Saturday 18th May 2019, dawned with a lot of anticipation, excitement and expectations. Students from the Wildlife Club of Kenya at Ndemu Primary School would join us for our Conservation In Action program at Ol Pejeta Conservancy, and witness first hand, what it meant to be in a conservancy, seeing wildlife, learning about their habitats and getting hands-on into the day to day routine that the rangers performed. They would learn not only about nature and the environment, but also what it takes to be conservation activists and environmental ambassadors.
When the students arrived at Moranis, they listened keenly as I talked through the objectives and expectations for the day, handing it to Eva, the conservation education officer, who took them through the outline of what we would do for the morning. Off we went, driving into the exclusive section in Ol Pejeta that is the Northern White Rhino enclosure. Here, we met Fatu and Najin, the last two female Northern White Rhinos, in the wild world.
The students were silent as Jacob, our ranger, begun to speak. He told us about the painful past of these magnificent creatures; hunted, killed for their horn, and brought to the brink of extinction. He painting a picture with words, of their future, which remains shrouded in uncertainty. As this overwhelming detail marinated into our minds, Jacob drew our attention to Tauwa. Tauwa was a southern white female rhino in the company of Najin and Fatu. Tauwa held the key to the survival of this sub-species. Their fate was pegged on the hope that she would one day as a surrogate, carry an NWR infant calf into birth.
We arrived at the rhino memorial site. We asked students to have a look and to read the re-counts of the various rhinos in the conservancy. Seeing students in twos and threes, going round from plaque to plaque, reading about rhinos that met their fate in the hands of poachers was more impactful than anything we had said or could say...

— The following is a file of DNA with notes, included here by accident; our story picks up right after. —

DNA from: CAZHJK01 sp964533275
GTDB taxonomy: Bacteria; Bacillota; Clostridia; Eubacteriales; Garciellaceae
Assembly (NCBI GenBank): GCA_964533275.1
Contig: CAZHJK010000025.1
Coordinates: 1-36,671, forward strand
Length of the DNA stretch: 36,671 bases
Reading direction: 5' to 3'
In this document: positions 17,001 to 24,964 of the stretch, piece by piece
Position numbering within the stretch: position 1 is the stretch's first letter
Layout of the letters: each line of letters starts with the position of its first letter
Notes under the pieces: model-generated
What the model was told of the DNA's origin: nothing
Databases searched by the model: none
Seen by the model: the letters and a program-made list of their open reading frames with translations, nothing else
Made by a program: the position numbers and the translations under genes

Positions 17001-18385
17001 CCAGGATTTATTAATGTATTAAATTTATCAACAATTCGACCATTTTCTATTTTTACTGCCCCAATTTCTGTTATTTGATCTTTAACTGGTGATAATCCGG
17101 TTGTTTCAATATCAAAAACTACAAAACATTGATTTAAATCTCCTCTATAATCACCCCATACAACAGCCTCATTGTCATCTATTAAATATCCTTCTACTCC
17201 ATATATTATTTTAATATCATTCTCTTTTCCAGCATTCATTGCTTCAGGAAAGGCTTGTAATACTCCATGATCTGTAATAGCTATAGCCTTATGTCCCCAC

The narrative then carried one student after the other, through a journey across central Africa and other parts of the world. We met chimps that had been captured, smuggled, traded, chained, mistreated and abandoned in their lifetime. The sanctuary at Ol Pejeta arose to serve the need to protect and care for these chimpanzees, and to provide them refuge. For us, this was also a symbol to the students of why we must build and establish our own backgrounds as ‘sanctuaries’ to conserve nature and to appreciate it.
After a full morning in the conservancy scooping rhino poop, riding on the tractor, walking and working hand in hand with the conservancy rangers, it was time to head into Rift Valley Adventures Wildlife camp and Adventure Center and have a hearty meal. Students were treated to filling of healthy nutritious food, and lots of assorted fresh fruit.
We kicked off the afternoon with rotations across Climbing, Biking and bushcraft activities. Each of these activities were carefully selected for their constructive outcomes in bringing out elements of Challenge, Skills, Learning, Leadership and FUN. From the challenge and strong-will of climbing on the activity tower, to the discipline, leadership and skill that comes with biking, to the perseverance and determination to light a fire with sticks. These activities were not only a good and fun way to end the day but also were a great launching point to build confidence, help students understand that challenges, including environmental challenges were issues we could overcome through confidence, determination, working together and teaching others. The ball was in our court.
Our day was nearing the end and our objectives steady in our grasp as we reviewed the outcomes of our Trip. My Wanjohi, representing the Rotary Club of Kenya inspired the students to each plant two trees that he would donate to the school. He also committed further to sponsoring first term fees to any student who would achieve an impressive 400/500 points in the national examination. George and Edward, from Wildlife Clubs of Kenya also challenged the students to be the change they would like to see most in their community and the students in turn made this commitment themselves. They expressed delight in the experiences they encountered and without a doubt felt they could and would do more in the stewardship of their own environments.
From Rift Valley Adventures, this was a unique and very special trip in so many ways. The students were the main focus of the trip, and the umbrella aim of this trip was to allow them to appreciate the importance of environment, why it is an urgent calling to be conservation activists and environmental ambassadors, and how we can achieve this. We know we achieved this on this trip this is just the beginning...
A big THANKYOU to Rachael Blair from Kindness In Action, the Rotary Clubs and all the individuals, groups, partners and organizations that came together to make this happen.
Richard W Wachira
Rift Valley Adventures